Iran Feature: The Week in Civil Society --- From Nature's Day to A Site for Repression (Arseh Sevom)
Our colleagues at Arseh Sevom, a non-governmental organisation promoting civil society in Iran, post their latest weekly review of developments:
In the US, 1 April is marked with practical jokes. In Iran, the day is celebrated as Nature’s Day (sizdah-be-dar), with millions taking to parks all over the country. Iranians around the world mark the end of the celebrations marking the new year with picnics, family, and friends. However, this year during the new year's holidays, just 14 prisoners of conscience were given furlough to spend time with family.
In keeping with the theme of nature and sizdah-be-dar, we begin this week’s review with some environmental news. The cranes have returned to one of their habitats in the Salmas plain in Northwestern Iran. According to IRNA's report they are being well protected by park rangers.
Four park rangers were injured while doing their jobs while another one, Assad Taghizadeh, is on the death row after being charged with manslaughter when he killed a poacher who had fired upon him and his co-workers. This sentence is based on the Islamic princible of Qesas (an eye for an eye). Many environmental activists have demanded Assad Taghizadeh’s release.
This year’s sizdah-be-dar also came with news that the police in Isfahan had banned Afghanis from entering a local park to picnic. The stated reason was to uphold “citizens’ security and welfare.” Afghans and Iranians share the celebration of Nowrooz. The ban led to protests on social media with many changing their facebook status to “I am an Afghan” and photographing themselves with signs stating the same. An Iranian blogger writes:
My Afghan brothers and sisters, I am ashamed, ashamed that my homeland Iran where you sought shelter was not a good host. I am embarrassed that you were harassed that much. I am appalled by all this racism. What could I expect from a bunch of shameless statespersons who have done all in their power all throughout these years to humiliate you? For they have been treating my nation as such, too. But I am ashamed that even my own people did not understand your pain. I am ashamed yet hopeful. I hope for better days when you and I will both live in prosperous free lands and understand the true meaning of love better than today. Let that day come true. Happy Nowrooz to you!”
On April 1, United4Iran launched Mad Graffiti Week with an action in over a dozen cities around the world calling for the release of seven Baha'i leaders who have now served a combined total of 10,000 days in prison.
In previous reviews, Arseh Sevom mentioned IRGC’s Center to Investigate Organized Crime, with its public face via the Gerdab website that posted photos of protestors in 2009 as wanted “hooligans and hoodlums” and later staged the operation Fox Eye. Now the human rights organization,Justice for Iran, has called for blocking Gerdab, pointing to its abusive and suppressive approach, its threats to journalists and netizens, and its instrumental role in identifying, arresting, and questioning protestors in 2009. According to the rights group, the website is used by the center “for repression and widespread violation of the rights of citizens and cyber activists.”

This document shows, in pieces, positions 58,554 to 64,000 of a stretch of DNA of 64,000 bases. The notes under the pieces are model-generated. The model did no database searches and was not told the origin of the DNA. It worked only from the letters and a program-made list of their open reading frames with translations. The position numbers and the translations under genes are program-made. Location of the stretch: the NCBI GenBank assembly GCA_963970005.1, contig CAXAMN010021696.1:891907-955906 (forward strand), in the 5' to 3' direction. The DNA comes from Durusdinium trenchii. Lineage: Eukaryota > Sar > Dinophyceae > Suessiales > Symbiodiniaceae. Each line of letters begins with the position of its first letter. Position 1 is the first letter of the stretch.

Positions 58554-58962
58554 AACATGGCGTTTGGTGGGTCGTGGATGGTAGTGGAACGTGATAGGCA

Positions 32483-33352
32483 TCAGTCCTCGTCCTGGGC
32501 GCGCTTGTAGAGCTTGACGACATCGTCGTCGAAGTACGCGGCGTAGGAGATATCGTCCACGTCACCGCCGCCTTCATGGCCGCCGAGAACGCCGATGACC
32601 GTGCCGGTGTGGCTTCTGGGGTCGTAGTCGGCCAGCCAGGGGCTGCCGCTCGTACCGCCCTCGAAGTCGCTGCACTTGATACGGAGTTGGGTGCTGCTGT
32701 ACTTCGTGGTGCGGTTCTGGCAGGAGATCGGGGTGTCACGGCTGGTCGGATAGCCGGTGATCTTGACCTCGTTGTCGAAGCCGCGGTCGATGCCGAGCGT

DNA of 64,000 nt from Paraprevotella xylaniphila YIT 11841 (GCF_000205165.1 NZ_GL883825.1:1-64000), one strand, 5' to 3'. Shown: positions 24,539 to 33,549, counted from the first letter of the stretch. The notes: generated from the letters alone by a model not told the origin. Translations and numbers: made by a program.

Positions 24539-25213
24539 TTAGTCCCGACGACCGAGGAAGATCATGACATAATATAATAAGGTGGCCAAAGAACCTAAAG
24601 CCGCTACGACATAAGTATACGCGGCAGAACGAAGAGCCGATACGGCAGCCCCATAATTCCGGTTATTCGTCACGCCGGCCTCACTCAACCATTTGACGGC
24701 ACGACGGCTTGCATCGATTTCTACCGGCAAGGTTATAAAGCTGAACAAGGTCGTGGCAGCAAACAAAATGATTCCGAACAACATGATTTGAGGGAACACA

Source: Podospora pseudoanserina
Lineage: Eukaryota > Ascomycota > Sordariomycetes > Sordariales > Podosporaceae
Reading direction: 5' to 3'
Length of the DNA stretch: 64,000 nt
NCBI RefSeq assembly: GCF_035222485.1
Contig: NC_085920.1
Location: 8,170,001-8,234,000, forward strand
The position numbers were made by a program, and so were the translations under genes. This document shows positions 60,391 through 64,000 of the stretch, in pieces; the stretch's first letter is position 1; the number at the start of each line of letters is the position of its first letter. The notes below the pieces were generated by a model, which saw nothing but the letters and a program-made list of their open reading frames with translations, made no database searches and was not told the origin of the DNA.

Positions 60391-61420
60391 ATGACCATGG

A recent Amnesty International statement on the death penalty classified Iran among the 10 percent of nations that still carry out execution. It states that “People were executed or sentenced to death for a range of offences including adultery and sodomy in Iran.” Referring to the alarming rate of the “unofficial” executions carried out in the country Amnesty International adds:
In Iran, Amnesty International received credible reports of a large number of unconfirmed or even secret executions which would almost double the levels officially acknowledged. At least three people were executed in Iran for crimes that were committed when they were under 18 years of age, in violation of international law. A further four unconfirmed executions of juvenile offenders were reported there…”
To get a first-hand picture of juvenile executions in Iran watch this moving animation from The Guardian based on the testimony of human rights lawyer Mohammad Mostafaei:
At this moment an additional six prisoners of conscience are awaiting execution in Iran.
In the early hours of the new Iranian year, journalist Masoud Lavasani disappeared, now his father has announced that “a horrifying incident has happened to my son and as he is concerned for the safety of his family, he does not say anything". Earlier, it was stated on another website that Mr. Lavasani had fallen unconscious and was taken to the hospital by “an anonymous Good Samaritan".
AAs many of us are still in the Nowrooz mood, we conclude this week’s review with the news of a new programme from the Mashhad municipality to collect haft-sin green sprouts for composting. According to this report many other cities are looking to implement the programme in the future.